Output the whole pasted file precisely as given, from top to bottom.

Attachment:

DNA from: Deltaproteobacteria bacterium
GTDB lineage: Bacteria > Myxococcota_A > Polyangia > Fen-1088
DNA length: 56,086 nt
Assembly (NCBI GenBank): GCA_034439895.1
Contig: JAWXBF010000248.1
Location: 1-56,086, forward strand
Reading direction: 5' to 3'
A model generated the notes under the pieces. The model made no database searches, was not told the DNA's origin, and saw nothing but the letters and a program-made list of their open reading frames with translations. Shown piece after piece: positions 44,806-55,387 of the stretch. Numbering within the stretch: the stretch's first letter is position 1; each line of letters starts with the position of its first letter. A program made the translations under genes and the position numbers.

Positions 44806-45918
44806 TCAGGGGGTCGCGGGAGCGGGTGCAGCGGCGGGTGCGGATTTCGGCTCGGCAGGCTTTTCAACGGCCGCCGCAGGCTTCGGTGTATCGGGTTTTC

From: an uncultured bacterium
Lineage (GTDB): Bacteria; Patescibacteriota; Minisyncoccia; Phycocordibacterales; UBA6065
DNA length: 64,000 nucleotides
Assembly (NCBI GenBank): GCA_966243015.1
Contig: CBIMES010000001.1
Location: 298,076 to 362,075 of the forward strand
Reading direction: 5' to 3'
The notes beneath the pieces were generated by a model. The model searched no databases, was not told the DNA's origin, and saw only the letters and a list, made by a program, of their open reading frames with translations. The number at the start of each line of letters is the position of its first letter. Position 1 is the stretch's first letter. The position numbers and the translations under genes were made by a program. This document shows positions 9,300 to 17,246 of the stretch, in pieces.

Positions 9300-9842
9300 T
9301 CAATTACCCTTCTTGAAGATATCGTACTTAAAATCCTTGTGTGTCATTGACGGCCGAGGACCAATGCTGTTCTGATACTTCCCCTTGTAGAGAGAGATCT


DNA from: Deltaproteobacteria bacterium
GTDB lineage: Bacteria > Myxococcota_A > Polyangia > Fen-1088
DNA length: 56,086 nt
Assembly (NCBI GenBank): GCA_034439895.1
Contig: JAWXBF010000248.1
Location: 1-56,086, forward strand
Reading direction: 5' to 3'
A model generated the notes under the pieces. The model made no database searches, was not told the DNA's origin, and saw nothing but the letters and a program-made list of their open reading frames with translations. Shown piece after piece: positions 44,806-55,387 of the stretch. Numbering within the stretch: the stretch's first letter is position 1; each line of letters starts with the position of its first letter. A program made the translations under genes and the position numbers.

Positions 44806-45918
44806 TCAGGGGGTCGCGGGAGCGGGTGCAGCGGCGGGTGCGGATTTCGGCTCGGCAGGCTTTTCAACGGCCGCCGCAGGCTTCGGTGTATCGGGTTTTC

From: an uncultured bacterium
Lineage (GTDB): Bacteria; Patescibacteriota; Minisyncoccia; Phycocordibacterales; UBA6065
DNA length: 64,000 nucleotides
Assembly (NCBI GenBank): GCA_966243015.1
Contig: CBIMES010000001.1
Location: 298,076 to 362,075 of the forward strand
Reading direction: 5' to 3'
The notes beneath the pieces were generated by a model. The model searched no databases, was not told the DNA's origin, and saw only the letters and a list, made by a program, of their open reading frames with translations. The number at the start of each line of letters is the position of its first letter. Position 1 is the stretch's first letter. The position numbers and the translations under genes were made by a program. This document shows positions 9,300 to 17,246 of the stretch, in pieces.

Positions 9300-9842
9300 T
9301 CAATTACCCTTCTTGAAGATATCGTACTTAAAATCCTTGTGTGTCATTGACGGCCGAGGACCAATGCTGTTCTGATACTTCCCCTTGTAGAGAGAGATCT